A finesse with folk and fusion

Versatile bunch

A finesse with folk and fusion

The marriage between a soulful voice and solid knowledge in music is the key for a band to succeed in an industry with many bands just floating around. ‘Kalari Strike a Chord’, which was founded in 2014, is a neat package of sound, quality and finesse and blends multilingual folk and fusion.They pay attention to aesthetics but are also mathematically complex, rhythmically sound and emotionally connected to their work.

 The band members knew each other as independent artists and came together to work as a powerful, sonic ensemble. This organic collaboration comprises bassist Aditya, lead guitarist Ankur, drummer Vikram, vocalist Shubham and lyricist Shiny.

Reflecting the essence of life as a broad theme in their music, each song of theirs is distinct and the style reflects the members’ varied musical interests and backgrounds. The diversity adds to the largesse of their set at every concert and the band looks at this blend as their unique selling point. From a concoction of blues and Indian classical, the troupe’s music ranges from traditional folk music to upbeat pop.

Shubham says, “We  mix a lot of other genres as we do not believe in confining ourselves to one particular style of music. We are a versatile lot. Our peppy numbers can drag the audience to the dance floor while our melodious tracks can gently pull one to understand the soul of our music.” The band covers a number of songs from various South Indian languages and also present them as a mash-up, apart from writing original music in Hindi, English and Bengali.

For the name, the four took a cue from the art form ‘Kalaripayattu’ as they felt that it catches one’s attention immediately. Likewise, ‘Kalari Strike a Chord’ too struck a chord with audiences across the country. They have soared high in the indie-music circuit by presenting performances with legendary musicians such as Usha Uthup, Zubeen Garg, Karthik Das Baul and other pioneers. Shubham says, “The most memorable concert was our opening act for ‘Indian Ocean’. We also performed at a charity event for an non-profit organisation called ‘Aham’.”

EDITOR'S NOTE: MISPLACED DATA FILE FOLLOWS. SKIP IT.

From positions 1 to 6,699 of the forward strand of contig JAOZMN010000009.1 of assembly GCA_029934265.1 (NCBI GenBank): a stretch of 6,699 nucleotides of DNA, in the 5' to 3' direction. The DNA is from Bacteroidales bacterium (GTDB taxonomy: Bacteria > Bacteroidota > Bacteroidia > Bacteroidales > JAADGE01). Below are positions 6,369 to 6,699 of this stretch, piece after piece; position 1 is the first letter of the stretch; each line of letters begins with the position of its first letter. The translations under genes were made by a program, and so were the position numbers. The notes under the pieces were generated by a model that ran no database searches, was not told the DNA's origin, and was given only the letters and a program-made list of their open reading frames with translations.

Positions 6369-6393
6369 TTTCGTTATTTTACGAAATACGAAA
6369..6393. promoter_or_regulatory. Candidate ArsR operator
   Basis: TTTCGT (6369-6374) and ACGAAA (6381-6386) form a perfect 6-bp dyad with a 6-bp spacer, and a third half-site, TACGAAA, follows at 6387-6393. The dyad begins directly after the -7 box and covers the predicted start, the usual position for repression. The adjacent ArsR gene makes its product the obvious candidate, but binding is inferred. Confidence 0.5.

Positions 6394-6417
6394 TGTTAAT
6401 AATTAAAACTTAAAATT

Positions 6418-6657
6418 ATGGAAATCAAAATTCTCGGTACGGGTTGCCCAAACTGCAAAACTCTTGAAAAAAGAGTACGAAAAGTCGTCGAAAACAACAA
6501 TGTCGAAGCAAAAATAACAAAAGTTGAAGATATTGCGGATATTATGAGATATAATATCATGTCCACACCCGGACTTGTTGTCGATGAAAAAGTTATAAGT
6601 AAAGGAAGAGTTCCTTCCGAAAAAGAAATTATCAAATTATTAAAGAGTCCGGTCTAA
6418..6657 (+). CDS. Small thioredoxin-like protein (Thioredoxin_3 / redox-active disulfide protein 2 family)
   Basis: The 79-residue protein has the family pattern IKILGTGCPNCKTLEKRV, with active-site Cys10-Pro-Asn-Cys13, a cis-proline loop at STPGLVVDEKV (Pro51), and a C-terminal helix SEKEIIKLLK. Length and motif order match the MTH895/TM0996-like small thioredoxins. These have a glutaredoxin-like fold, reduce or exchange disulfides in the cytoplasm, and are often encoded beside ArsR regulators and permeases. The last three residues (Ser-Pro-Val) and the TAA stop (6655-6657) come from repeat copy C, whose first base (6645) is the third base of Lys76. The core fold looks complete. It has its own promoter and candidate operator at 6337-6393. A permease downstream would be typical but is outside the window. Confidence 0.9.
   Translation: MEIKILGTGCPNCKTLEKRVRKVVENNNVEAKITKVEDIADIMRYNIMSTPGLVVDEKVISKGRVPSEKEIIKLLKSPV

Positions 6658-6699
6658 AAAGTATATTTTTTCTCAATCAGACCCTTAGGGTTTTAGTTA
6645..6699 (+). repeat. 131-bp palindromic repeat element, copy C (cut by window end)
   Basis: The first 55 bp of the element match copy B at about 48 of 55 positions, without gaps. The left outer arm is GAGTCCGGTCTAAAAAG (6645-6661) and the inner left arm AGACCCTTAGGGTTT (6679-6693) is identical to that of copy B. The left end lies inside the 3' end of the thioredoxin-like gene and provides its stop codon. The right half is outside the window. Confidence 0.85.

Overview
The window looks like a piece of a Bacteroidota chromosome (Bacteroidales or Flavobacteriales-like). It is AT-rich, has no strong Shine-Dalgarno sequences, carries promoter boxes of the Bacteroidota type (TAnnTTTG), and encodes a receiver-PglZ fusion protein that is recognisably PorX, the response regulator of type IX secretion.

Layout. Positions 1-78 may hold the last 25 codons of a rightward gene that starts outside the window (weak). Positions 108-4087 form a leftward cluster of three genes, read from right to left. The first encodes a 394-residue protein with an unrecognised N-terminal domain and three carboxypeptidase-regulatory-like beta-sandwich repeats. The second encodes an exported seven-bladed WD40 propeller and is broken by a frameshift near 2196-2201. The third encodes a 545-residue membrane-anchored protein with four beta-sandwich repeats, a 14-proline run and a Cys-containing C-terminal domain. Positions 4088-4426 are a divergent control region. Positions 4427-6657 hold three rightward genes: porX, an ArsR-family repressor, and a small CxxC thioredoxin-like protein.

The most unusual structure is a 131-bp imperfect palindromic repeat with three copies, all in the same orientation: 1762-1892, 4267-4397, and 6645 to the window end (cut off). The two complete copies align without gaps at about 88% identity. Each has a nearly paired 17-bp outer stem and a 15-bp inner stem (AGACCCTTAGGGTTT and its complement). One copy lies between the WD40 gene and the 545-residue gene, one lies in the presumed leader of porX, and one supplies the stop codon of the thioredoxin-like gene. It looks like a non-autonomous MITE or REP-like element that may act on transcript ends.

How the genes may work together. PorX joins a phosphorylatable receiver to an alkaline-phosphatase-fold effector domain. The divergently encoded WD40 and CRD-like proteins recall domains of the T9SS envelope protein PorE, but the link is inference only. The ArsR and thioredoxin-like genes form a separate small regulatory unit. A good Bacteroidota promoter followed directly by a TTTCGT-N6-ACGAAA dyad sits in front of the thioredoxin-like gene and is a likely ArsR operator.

Currently, the band is working hard on getting their singles featured as they look at it as an opportunity to reach out to a nation-wide audience. Shubham proudly says, “One of our songs, ‘Wings of Fire’, which is a tribute to late APJ Abdul Kalam was featured on MTV Indies recently. This was our small way of paying tribute to the rocket scientist of India.” However, he also wishes that there is a concrete way by which a musician can monetise his work and hence, does not have to depend on a day job, which often proves to be chaotic. He explains, “Today, we have Youtube and Vimeo. Their ability to quickly share music and gain followers have changed the face of the music industry and the way people consume music as opposed to live performances earlier. However, it is difficult to find service and monetise a fan base. The revenue that is generated is encouraging to artists but simultaneously, it is largely dependent on followers as well. Taxing it makes the industry all the more worse.”  

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